Saturday 29 June 2019

Lackford Lakes visit

In spite of the heat today, 13 of us enjoyed an interesting visit to Lackford Lakes this morning. As well as several interesting birds, there was an abundance of damselflies, dragonflies and some butterflies.

Egyptian Goose -BB

 Egyptian Goose -BB

 Great Crested Grebe and juvenile -BB

 Grey Heron -BB

Grey Heron -BB

 Little Egret -BB

Cormorant trio -AM

 Mute Swan -AM

 Male Teal -AM

 Male Reed Bunting collecting food -AM

Egyptian Goose -AM

Male Tufted Duck -AM

'a Tufted Pochard' - Tufted Duck x Pochard hybrid -AM

Male Banded Demoiselle -BB

 Common Blue Damselfly mating -BB

 Common Blue Damselfly -AM

Common Blue Damselfly mating -AM

 Common Blue Damselfly mating -AM

Male Banded Damselfly -AM 

Four-spotted Chaser -AM 

 Ringlet butterfly -AM

The 'Good Guys'

Andy M has noticed a lot of different types of hoverfly in his garden recently (some of which can, it seems, be hard to identify!), as well as large numbers of ladybird larvae - the garden's 'Good Guys'


'Long Hoverfly' (Sphaerophoria scripta)

Hoverfly (Episyrphus balteatus)

Hoverfly (Syrphus ribesii)

 Hoverfly (Volucella pellucens)

Ladybird larva

Ladybird 'chrysalis'

 Adult Ladybird

Jennifer H has also been seeing many hoverflies in her garden, including this one on lavender.

Orchids on Granta Park, including a rare Wasp Orchid

Darren Bast (who works on Granta Park) has been spotting orchids on site for a number of years now, and this year found around 76 Bee Orchid spikes. Unusually, amongst them this year, he identified a single flower spike of the rare Wasp Orchid.  

The Wasp Orchid (Ophrys apifera var trollii) is one of the six recognised variants of the Bee Orchid, looking similar but with longer thinner petals, giving the flowers a 'Wasp like' appearance.  A large Common Spotted Orchid spike and  Pyramidal Orchid were also seen. Darren kindly showed these flowers to a small group of ANW folks on Thursday, before they faded.

Photo credits: Darren Bast
Bee Orchid
Bee Orchid

Wasp Orchid
 Wasp Orchid

Common Spotted Orchid

Common Spotted Orchid - Andy M

Pyramidal Orchid - Andy M

Wednesday 26 June 2019


David F saw Speckled Wood and Small Tortoiseshell butterflies on the Roman Road on Sunday, and Anne D-N reported finding a thriving group of Peacock caterpillars (all different sizes) eating their way through a patch of nettles just above the gate leading up the hill from Chalky Road, and Andy M saw a Small Heath on Granta Park.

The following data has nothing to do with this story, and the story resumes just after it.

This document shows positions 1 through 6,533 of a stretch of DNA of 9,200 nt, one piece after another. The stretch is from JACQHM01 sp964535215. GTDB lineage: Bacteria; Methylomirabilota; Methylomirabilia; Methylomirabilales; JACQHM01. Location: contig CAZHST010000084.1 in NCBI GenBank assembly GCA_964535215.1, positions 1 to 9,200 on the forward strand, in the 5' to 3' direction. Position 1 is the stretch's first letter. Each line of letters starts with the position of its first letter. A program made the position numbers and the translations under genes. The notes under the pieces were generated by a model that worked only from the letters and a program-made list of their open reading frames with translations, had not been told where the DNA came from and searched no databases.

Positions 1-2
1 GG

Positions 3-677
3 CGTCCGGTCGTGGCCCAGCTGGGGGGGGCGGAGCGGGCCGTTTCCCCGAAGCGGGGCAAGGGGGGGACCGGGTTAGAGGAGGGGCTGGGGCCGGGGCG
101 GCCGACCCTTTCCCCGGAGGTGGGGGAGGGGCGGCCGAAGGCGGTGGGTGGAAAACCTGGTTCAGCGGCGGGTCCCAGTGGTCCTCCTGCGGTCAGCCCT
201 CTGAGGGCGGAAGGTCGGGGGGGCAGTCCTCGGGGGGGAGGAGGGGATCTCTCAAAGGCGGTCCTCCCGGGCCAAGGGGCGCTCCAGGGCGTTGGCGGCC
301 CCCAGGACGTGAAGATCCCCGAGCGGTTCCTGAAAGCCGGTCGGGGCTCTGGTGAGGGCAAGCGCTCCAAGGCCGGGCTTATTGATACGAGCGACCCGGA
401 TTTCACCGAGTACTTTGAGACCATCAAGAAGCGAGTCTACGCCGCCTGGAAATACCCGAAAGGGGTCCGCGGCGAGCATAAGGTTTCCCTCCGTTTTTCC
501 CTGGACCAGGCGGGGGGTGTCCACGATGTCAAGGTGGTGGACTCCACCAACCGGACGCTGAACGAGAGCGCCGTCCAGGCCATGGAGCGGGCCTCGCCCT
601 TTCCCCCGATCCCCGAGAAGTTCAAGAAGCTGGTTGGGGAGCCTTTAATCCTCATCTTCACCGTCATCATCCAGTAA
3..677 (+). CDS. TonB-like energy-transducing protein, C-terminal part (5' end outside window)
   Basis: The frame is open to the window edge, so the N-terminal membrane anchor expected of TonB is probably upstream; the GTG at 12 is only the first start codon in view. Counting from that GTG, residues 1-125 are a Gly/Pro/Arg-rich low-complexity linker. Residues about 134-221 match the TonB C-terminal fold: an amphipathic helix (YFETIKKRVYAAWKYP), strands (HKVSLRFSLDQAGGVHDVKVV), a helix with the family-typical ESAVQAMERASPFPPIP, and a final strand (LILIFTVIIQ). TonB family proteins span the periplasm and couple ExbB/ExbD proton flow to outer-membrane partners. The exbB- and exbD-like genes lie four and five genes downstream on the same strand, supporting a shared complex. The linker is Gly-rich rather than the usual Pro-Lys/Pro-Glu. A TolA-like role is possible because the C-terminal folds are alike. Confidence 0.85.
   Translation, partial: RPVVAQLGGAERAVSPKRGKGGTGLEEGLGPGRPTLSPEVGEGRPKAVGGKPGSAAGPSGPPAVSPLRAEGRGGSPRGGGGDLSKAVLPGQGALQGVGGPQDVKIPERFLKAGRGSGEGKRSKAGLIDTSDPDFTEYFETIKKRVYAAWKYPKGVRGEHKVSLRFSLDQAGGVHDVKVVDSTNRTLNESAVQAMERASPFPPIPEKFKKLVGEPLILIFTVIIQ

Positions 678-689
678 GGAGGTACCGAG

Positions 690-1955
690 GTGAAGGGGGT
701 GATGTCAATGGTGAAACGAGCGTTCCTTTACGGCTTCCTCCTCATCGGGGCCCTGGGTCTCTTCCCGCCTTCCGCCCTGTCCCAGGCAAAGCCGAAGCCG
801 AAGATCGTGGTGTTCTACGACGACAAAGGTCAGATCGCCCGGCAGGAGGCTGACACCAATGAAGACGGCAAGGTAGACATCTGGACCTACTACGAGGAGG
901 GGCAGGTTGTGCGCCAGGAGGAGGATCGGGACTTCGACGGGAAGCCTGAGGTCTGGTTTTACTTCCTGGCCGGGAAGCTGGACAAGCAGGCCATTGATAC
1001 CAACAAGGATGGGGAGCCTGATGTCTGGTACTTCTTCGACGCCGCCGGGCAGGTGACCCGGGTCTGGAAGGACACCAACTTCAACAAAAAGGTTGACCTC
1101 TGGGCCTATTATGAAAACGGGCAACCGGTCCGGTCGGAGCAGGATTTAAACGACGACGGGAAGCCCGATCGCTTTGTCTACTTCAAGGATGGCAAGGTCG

Speckled Wood butterfly - DF

 Small Tortoiseshell butterfly - DF

Peacock butterfly caterpillar - ADN

Small Heath butterfly - AM

Tuesday 25 June 2019

Impressive 'Dryad Saddle' toadstool

Andy M spotted this very impressive flat toadstool growing on a tree stump on Granta Park. The scaly caps are each about 25-30cm across, and the white underside of the cap has tubular (polypore) structures, rather than gills.  He believes this to be Dryad Saddle (Polyporus squamous).

Monday 24 June 2019

News - Hummingbird Hawk Moth - first of the year

Sunday 23rd June, 2019

Lois B reported seeing a Hummingbird Hawk Moth at the weekend - the first record this year.

Sunday 23 June 2019

Painted Lady butterfly - could be an influx year?

There have been quite a number of Painted Lady butterflies seen across the village (and beyond) in the last week or so. Polly M saw a very 'pristine' one in Lewis Crescent (19th), along with another this morning.  Derek T had one in his garden, and several were seen by David F along the Roman Road this morning. Further afield, Andy M saw two in Yorkshire on 15th, and Anne D-N also reported seeing them in Norfolk on 21st.

So keep an eye out, and let Jennifer know if you spot one!  It could be that this year will be an 'influx year', when large numbers of these long-distance migrants find their way to the UK from the edge of the desert in North Africa where they over-winter.

Photos: Derek T, Andy M

Monday 17 June 2019

Pyramidal Orchid - Old Railway Cutting

Andy M spotted this Pyramidal Orchid alongside the Old Railway Cutting this evening, as well as the usual pink form of Common Mallow, as well as a possible white variant.

Pyramidal Orchid (Anacamptis pyramidalis)

Common Mallow (Malva sylvestris)

White variant of Common Mallow ??

The Aims of Abington Naturewatch

At their meeting on 9 April 2005 the members approved this revised version of the aims of Abington Naturewatch:

  • To monitor and record the wildlife (fauna & flora) within the borders of the Abingtons;
  • To encourage protection of our wildlife, maintain its quality and foster its diversity;
  • To promote awareness of the richness, potential and problems of the natural environment of the Abingtons;
  • To cooperate in improving access to the local natural environment for the benefit of all Abington villagers.

Pat Daunt, Founder

The organisation is informal and communication is by email if possible; members are notified of events from time to time. Contact details are maintained by a small "project team". There is currently no membership fee as costs are covered by voluntary contributions at events.

Members are encouraged to report notable sightings of flora and fauna within the Abingtons to the appropriate sector coordinator and an illustrated record is published annually.

A map of the area covered, with some features noted, is available here:>

For more information or to join, please contact David Farrant on (01223) 892871.

Contributions to our records should be sent to sector contacts or either of the above. Photographs may also be submitted to Andy Merryweather (